A Visit to the Fabulous Gardens of Villa Ephrussi de Rothschild
One of the more challenging aspects of moving to France for my wife was losing her garden. In Nashville, where we lived for almost twenty years, we had an acre of property with lots of room for her to plant multiple gardens. Here in Vence, we live in an apartment with no yard. We have a small terrace (she was adamant our apartment must have one), and she has filled it with all kinds of flowering plants. It’s not the same as a plot of land where she can dig her hands into the dirt, but at least it’s something.
I make it a point to search out gardens here in the south of France which we can visit and explore. There’s certainly no lack of them. From Menton to Marseille, countless beautiful gardens are open to the public. Because of our excellent climate, many of these gardens are available year-round. One of our favourites is the Villa and Gardens Ephrussi de Rothschild on Saint-Jean-Cap-Ferrat, home to some of the most expensive real estate in the world. In addition to the magnificent gardens, the exquisite villa is an absolute treasure. This garden is one of the “must see” destinations on the Côte d’Azur.
Villa Ephrussi History
Baroness Béatrice de Rothschild was born into the famous Rothschild banking family in 1864. She married young, and when her marriage fell apart after twenty years, she discovered Cap Ferrat, a favourite vacation spot for European high society in the early 1900s. She purchased 17 acres of land and spent five years building her dream villa.
The estate is built on a high point of land near the top of the Cap. It was conceived and constructed to resemble the deck of a ship. If you stand on the second-floor balcony of the villa and look out over the gardens, you see the ocean on both sides, just as you would on a huge ocean liner. The gardens stretch out before you like the stern of the ship. Béatrice called her home “Villa Île-de-France” after a trip she took on a famous cruise ship of the same name.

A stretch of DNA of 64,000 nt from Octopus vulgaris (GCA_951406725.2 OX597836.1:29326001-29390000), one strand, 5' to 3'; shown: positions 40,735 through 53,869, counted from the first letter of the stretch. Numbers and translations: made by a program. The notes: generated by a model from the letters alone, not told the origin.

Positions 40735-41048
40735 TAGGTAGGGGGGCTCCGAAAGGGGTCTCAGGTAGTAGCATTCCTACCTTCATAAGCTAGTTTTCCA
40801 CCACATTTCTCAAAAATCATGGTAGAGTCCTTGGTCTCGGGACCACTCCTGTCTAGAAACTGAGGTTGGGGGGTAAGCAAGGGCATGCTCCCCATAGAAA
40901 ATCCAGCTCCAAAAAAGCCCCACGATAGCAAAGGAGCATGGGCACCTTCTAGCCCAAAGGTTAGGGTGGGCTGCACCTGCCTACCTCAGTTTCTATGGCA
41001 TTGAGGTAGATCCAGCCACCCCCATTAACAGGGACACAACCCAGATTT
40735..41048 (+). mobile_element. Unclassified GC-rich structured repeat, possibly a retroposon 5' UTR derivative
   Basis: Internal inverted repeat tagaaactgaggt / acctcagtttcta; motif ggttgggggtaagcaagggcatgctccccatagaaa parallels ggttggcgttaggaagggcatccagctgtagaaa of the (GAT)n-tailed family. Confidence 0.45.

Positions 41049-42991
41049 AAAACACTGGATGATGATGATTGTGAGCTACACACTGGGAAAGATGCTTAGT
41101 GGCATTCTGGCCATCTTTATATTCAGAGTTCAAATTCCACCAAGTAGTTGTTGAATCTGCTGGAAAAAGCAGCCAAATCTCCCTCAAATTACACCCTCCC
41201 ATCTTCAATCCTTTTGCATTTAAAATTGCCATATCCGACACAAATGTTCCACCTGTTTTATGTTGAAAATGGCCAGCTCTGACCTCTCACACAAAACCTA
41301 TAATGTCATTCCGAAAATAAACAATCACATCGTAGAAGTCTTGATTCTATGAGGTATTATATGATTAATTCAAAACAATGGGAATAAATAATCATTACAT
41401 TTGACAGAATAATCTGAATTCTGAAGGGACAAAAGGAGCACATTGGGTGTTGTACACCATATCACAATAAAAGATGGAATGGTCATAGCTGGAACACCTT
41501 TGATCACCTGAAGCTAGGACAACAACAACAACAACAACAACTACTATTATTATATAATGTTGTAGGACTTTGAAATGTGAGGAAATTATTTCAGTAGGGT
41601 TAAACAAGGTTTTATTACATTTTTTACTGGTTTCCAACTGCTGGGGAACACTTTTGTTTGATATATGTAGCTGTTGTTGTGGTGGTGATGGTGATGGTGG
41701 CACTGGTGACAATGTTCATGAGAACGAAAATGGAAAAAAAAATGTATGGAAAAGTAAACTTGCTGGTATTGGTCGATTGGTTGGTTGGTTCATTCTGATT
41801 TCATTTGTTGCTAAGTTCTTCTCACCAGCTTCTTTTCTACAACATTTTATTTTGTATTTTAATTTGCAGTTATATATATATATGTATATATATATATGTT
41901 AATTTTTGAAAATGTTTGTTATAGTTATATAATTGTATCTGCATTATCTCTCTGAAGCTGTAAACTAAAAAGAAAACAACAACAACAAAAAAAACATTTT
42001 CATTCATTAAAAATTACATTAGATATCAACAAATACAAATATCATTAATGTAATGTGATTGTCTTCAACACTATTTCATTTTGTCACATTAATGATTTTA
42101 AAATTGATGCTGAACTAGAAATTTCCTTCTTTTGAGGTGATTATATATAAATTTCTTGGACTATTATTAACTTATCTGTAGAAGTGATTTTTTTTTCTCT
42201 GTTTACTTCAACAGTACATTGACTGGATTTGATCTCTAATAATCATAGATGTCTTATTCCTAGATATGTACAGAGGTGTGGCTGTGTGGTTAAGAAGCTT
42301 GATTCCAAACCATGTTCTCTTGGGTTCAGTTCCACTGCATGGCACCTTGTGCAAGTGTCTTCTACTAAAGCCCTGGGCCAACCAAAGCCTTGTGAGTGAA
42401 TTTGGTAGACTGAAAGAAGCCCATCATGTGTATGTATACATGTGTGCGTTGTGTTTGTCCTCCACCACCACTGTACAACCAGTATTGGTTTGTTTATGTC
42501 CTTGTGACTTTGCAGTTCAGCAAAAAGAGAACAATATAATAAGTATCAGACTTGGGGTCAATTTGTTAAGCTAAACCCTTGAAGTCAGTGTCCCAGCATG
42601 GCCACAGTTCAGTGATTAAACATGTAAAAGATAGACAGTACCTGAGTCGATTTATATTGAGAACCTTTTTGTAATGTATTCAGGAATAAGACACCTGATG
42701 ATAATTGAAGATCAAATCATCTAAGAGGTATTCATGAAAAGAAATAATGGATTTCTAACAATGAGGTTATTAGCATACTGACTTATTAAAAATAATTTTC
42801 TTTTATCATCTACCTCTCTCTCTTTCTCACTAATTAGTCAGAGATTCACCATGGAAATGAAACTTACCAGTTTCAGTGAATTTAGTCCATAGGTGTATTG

The French Ministry of Culture classifies the gardens as one of the “Notable Gardens of France”, and you’ll find nine themed gardens on the property. The two largest ones are situated next to each other on the eastern side, while the other seven are arranged in a line on the western side.
Visiting the Gardens
If you follow the recommended path, you’ll start at the Sèvres Garden, which is a lovely introduction to the estate and features a wide variety of plants, paths, a long pool, and a horseshoe-shaped staircase fantastic views of the Bay of Villefranche-sur-Mer.
The Spanish Garden, the Florentine Garden and the Stone Garden follow. Covered patios, shaded courtyards, fountains, aromatic plants and small ponds are just some of the treats that await you there. The Stone Garden features a large assortment of various statues, arches, canopies, gargoyles, columns, bas-reliefs and other remnants of ancient and medieval buildings.
The Japanese Garden and the Exotic Garden continue the string on the western side. As the name implies, the Japanese Garden reflects centuries of Japanese culture and tradition with a little wooden bridge, basins, lanterns and a small pavilion. The Exotic Garden was once known as the “Mexican Garden” due to its collection of cacti and other rare succulent plants.